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It seemed quite straightforward - the pediatric surgery registrar was called to the Neurosurgery ward for a child for whom IV access was difficult and was requested to do a cut down ie insert the canula into a large vein under direct visualisation. Sajjiwent down to do it and I decided to join him as I wanted to learn the procedure. We started confidently in one of the veins aboive the ankle... but slowly things started going against us.
First the girl started moving and shaking and refused to hold still.. and the vein got all frayed and unusable. Sajji persisted and tried cannulating the vein a little higher up... but this time the canula counter-punctured the vein and came out. The tense father lost his cool.. he ranted and raved about how this was getting out of hand and how his daughter was suffering over the last few years and was a burden to him etc etc. We were a little taken aback. Sajji and I explained the options left to him and urged him to be sensible. He finally quitened down and allowed us to proceed with a new cannula and try to cannulate the femoral vein in the inguinal region. This time we deeply sedated the girl and allowed her to go to sleep slowly. Sajji then got back to dissecting out her femoral vein and careflly placed the canula and the catheter into it... he pushed it and it stopped after a few millimeters. Frustration again. I tried flushing the canula and discovered a leak on the side which was probably the reason it was kinking .... Sajji quickly ordered the nurse to get another new canula from the Pharmacy and careflly pulled out the leaking catheter and slid in the new one... it went in!! Our joy seemed short lived however -after a couple of centimeters it stopped. It had reached either a valve or a sharp turn in the vein. We tried all kinds of manouvers and angles and force, but it refused to budge. As we were on the brink of giving up we noticed that blood was flowing slowly out through the catheter - a sure sign that the catheter was in the right path. We persisited and as if by magic... it slowly went past the block and then glided in all the way smoothly!!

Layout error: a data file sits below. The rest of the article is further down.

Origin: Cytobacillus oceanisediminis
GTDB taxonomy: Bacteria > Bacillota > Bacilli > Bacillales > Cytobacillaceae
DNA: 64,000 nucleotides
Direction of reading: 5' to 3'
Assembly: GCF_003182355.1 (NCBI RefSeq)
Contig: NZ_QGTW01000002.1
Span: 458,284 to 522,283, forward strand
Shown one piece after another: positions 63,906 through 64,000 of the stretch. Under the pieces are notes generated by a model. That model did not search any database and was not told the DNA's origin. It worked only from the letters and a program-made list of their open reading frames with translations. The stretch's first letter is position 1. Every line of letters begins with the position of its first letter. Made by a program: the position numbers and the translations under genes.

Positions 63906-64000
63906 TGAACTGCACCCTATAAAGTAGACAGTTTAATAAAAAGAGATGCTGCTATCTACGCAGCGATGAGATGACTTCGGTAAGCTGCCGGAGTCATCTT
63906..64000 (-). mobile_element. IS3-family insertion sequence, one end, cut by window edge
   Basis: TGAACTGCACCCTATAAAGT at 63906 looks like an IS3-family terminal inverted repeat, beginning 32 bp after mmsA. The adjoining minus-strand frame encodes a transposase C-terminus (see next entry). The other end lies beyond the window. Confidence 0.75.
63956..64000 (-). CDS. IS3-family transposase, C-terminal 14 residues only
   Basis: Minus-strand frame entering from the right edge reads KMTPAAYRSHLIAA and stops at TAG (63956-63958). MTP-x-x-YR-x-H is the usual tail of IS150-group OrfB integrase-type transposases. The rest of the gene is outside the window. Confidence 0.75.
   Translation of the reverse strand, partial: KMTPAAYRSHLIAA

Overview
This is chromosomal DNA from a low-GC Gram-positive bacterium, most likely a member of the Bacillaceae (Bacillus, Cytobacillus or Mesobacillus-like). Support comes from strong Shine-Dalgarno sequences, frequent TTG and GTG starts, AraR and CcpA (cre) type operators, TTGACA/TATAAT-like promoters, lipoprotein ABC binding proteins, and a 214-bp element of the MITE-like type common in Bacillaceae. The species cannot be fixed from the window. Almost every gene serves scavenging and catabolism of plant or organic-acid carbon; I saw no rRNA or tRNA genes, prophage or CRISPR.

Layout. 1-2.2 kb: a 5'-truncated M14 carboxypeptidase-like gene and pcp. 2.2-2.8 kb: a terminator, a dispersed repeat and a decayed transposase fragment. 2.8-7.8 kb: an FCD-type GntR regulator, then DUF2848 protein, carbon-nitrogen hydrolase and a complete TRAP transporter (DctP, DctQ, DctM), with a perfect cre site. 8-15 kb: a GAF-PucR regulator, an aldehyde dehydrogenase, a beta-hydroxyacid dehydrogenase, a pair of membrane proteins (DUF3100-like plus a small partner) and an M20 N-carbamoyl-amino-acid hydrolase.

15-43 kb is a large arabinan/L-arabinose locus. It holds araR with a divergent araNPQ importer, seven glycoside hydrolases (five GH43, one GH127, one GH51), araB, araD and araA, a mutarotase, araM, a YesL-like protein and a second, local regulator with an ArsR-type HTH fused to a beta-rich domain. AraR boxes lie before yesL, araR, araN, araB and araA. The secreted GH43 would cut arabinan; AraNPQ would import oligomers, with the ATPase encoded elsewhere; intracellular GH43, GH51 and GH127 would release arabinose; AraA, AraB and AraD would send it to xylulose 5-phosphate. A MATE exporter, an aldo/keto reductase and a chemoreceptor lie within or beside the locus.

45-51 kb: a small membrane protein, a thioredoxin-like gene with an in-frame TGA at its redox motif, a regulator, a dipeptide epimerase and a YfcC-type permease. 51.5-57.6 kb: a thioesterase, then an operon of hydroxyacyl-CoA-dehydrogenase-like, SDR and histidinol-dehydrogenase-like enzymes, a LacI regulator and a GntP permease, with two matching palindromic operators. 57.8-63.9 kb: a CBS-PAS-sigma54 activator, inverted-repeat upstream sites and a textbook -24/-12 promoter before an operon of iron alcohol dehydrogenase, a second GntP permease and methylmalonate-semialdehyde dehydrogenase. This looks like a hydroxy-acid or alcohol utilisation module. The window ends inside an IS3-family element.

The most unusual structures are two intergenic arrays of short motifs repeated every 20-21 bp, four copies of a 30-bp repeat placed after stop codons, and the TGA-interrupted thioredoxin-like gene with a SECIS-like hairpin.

Thank God for giving us both patience and persistence - especially Sajji: he was amazingly calm!!
Normally the procedure takes about half an hour. How long did we take? Er.... three and a half hours... ooops!!

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